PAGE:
Post Magazine

May 2013

Issue link:

Contents of this Issue


Page 21 of 51

ECO-Friendly RPA's Isadora Chesler (inset): EcoSet was hired to set up water stations, recycling and more on this Honda Accord shoot. 20 Post removed its company name from national databases. While Marcus recognizes that the audio post business still needs some paper, they do their best to eliminate what's not necessary. "We do print ADR review sheets; that's one of the basic tools of our business, but we determine what is the absolute minimal amount of printing." The devil is in the details, as they say, but there are some bigger things to be done as well. Marcus points to their large re-recording studio, Stage One, which is 53-feet by 30-feet by 18-feet. Rather than go with traditional acoustic insulation made of fiberglass- or petroleum-based products, the partners found a product made by Knauf that is made of plant material. "It actually has better acoustic properties than the Owens Corning acoustic treatment," says Perricone. "That is in the core of the company, literally in the walls of the place." The last thing they have to do to achieve their green certification is continue the process of changing out incandescent lamps in the studios to LEDs. "We have over 100 light bulbs in all the studios; those were 150 watts that we are replacing with 9 watts each; we will be saving a lot of power," says Perricone. Not only are the bulbs sustainable, in the end it saves the studio money. "We looked at the cost benefits and deter- Post • May 2013 Post0513_018-21 Going GreenRAV5FINALREAD.indd 20 ishing house Union Editorial ( have always been environmentally conscious, but they discovered first hand what "information is power" means. "We were always aware of our carbon footprint, but there were things we weren't doing because we didn't know that we could," explains president/executive producer Michael Raimondi. He says a wake-up call was when the studio became one of the sponsors of, a big LA initiative from about four or five years ago designed to get the advertising and production community to stop using bottled water. Being part of that opened their eyes to what else could be done. One of those things was using corn-based drinking cups and potato-based forks and spoons. (They first tried corn-based utensils but quickly learned they melt.) "I didn't know that stuff existed," says Raimondi. That is when Union started pushing even harder to reduce its footprint, but their efforts could only go so far without cooperation from their building's management. "We pushed them and they responded," he says. The building began by replacing all the lights in the bays with energy-efficient bulbs. They mined our monthly power bill will go down significantly," reports Marcus. In an effort to save electricity they have also added automatic dimmers and timers on lights. The studio's sustainability efforts are pervasive. Office equipment is Energy Star compliant, and they have lowered water consumption by adjusting commodes and toilets. Charging stations will soon be added in the parking lot, since many clients drive hybrid or electric vehicles. One-third of Lotus employees bike to work, including mixer Rick Ash (Arbitrage, The World According to Dick Cheney, Temple Grandin), who pedals 12 miles each way! Lotus Post is committed to providing high-end sound finishing with a conscious and mindful approach to the planet. As Marcus points out, the company name has a meaning too. "Lotus is a flower that grows from the root that plants itself on the Union's Fred Raimondi says many staffers ride a bike to work. bottom of the river floor and grows from that. So Lotus itself is a sus- also stepped up their existing recycling tainable icon." efforts by adding composting and composting disposal to the mix. UNION EDITORIAL Raimondi, who is an original member of Those behind LA/NY-based edit and fin- the West Coast Fireflies, (www.fireflieswest. com) — a cycling group that rides to raise money for City of Hope — admits Union's transition was probably easier than most RPA's Isadora Chesler always has one of these in her handbag in case she has to pick since the studio's partners had already made something up at the store. It's the Flip & Tumble ( 24/7 bag. At environmental awareness part of their cul12-by-14-by-5 inches it's large enough for three half-gallons of milk and then some. It ture. "There are five partners in LA and four folds into a ball that's 3 inches in diameter. It can hold up to 35lbs, which is strong enough of us drive a Prius, and have for a really long for a bowling ball or two. It's made of ripstop nylon, and a felt patch helps keep it on your time. No one needed to sell us; it is basically shoulder. It's machine washable. Just hang to dry. Oh, according to the company, plastic what we believe in." bags spared by using the Flip & Tumble equals 1,000-plus. Chesler also He points out that he's not the only one loves their reusable produce bag, which comes in a set of five bags. They who bikes at the company. "There are a lot are 12-by-14 inches, 100 percent polyester. of guys here who cycle, and we pushed each other to commute to work on bike. Of 5/3/13 11:45 AM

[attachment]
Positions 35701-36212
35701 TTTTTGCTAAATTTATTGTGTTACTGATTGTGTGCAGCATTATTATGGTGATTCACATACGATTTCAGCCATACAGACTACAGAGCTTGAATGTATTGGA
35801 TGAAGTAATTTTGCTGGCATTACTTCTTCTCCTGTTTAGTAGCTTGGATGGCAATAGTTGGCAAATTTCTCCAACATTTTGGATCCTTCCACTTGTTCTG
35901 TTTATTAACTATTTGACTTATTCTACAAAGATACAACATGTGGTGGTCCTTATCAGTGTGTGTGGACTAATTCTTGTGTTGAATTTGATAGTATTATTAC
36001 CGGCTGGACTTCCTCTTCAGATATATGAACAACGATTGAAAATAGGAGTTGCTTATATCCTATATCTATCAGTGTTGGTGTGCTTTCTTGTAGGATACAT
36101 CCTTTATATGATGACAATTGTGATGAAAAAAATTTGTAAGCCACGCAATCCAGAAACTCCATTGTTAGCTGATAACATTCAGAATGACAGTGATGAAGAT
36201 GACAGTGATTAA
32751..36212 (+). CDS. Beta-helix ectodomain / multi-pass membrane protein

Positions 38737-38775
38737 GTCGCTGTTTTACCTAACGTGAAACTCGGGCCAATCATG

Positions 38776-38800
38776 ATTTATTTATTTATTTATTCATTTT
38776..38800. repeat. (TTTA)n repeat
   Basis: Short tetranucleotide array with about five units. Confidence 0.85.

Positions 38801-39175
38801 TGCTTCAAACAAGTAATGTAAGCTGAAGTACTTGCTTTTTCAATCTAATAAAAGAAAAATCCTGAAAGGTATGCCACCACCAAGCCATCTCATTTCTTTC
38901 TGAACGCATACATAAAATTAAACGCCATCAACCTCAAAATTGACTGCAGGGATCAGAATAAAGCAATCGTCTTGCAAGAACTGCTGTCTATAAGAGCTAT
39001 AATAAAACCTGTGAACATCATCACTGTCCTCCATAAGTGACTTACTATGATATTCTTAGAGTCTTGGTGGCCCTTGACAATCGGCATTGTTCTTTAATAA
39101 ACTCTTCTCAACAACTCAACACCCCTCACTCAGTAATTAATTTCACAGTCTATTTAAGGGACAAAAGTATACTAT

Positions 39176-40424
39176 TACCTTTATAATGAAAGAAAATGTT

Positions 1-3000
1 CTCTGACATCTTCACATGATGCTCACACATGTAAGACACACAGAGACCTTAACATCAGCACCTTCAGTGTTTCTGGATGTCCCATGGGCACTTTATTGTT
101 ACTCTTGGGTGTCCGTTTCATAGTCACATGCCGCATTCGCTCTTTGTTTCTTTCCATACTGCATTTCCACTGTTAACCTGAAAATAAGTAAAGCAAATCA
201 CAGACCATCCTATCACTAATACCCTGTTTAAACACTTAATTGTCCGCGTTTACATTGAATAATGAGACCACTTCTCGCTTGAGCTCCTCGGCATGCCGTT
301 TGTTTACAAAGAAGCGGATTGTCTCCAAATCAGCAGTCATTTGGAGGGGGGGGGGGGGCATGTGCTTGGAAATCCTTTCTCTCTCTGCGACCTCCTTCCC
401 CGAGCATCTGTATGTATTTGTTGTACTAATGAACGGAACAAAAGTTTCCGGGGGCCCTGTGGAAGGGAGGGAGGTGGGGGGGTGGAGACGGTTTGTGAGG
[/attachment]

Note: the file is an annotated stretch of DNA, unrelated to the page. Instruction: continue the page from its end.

Articles in this issue

Links on this page

Archives of this issue

view archives of Post Magazine - May 2013